Lion’s Head is a mountain in Cape Town, lies between Table Mountain and Signal Hill. Lion’s Head peaks at 669 metres (2,195 ft) above sea level. The peak forms part of a dramatic backdrop to the city of Cape Town and is part of the Table Mountain National Park.
During the 17th century Dutch settlers first named the peak Leeuwen Kop (Lion’s Head). Its counterpart, Signal Hill, was referred to as Leeuwen Staart (Lion’s Tail), as the two mountains and the space between them is reminiscent of a sphinx
Lion’s Head is best known for its stunning views of Cape Town City and Table Bay on one side, and the Atlantic shoreline on the other. The hike to the top of Lions head is really rewarding, the views are awesome, and it makes for some great photos of Cape Town city. It is possible to see Robben Island (where Nelson Mandela was imprisoned for 19 years) clearly from the top of Lion’s head, and on a clear day it makes a great photograph.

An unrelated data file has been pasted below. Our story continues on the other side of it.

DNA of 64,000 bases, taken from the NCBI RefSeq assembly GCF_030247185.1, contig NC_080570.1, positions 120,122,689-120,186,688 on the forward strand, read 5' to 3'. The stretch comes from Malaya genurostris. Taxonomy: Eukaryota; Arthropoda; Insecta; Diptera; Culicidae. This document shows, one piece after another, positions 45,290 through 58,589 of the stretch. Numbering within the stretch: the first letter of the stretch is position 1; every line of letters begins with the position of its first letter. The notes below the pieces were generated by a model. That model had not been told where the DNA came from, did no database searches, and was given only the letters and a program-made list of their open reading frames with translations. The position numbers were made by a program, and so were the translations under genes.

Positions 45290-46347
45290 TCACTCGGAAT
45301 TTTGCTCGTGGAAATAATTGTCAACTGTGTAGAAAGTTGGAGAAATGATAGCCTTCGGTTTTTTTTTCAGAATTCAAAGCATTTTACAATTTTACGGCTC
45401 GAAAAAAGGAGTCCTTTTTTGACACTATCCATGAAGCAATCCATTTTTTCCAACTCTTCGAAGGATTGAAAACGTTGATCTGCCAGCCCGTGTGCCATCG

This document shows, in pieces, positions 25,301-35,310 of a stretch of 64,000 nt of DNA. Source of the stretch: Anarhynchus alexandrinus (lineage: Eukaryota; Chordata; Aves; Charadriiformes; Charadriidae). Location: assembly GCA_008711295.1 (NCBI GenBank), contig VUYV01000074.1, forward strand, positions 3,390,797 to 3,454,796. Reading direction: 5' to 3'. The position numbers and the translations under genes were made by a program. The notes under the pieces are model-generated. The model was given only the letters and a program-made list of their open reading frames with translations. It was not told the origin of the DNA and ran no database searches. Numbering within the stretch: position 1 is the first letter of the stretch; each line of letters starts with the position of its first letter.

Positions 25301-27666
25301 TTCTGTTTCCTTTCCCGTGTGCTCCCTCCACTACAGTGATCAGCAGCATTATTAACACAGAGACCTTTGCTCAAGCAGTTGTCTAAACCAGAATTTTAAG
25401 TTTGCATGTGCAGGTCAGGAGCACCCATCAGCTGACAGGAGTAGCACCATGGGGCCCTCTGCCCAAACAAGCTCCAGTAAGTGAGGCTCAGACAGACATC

Due to its height above the city and the ideal wind conditions that prevail around it, Lion’s Head is a great spot to go paragliding, hang-gliding or microlighting.
Geographically speaking, the “table top” of Table Mountain is of sandstone origin, while its slopes are composed of granite. This underlying composition supports the growth of natural fynbos vegetation.
The three-hour return walk to the top of Lion’s Head is quite a challenge if you are unfit, and not suited to the elderly or very young. The route starts at Signal Hill Road, at the base of Forestry Road and spirals around the head to a section with chains. These have been put in place to assist climbers over a steep, rocky section. Although there is an alternate route that bypasses the chains, the ascent is still steep and not to be taken lightly.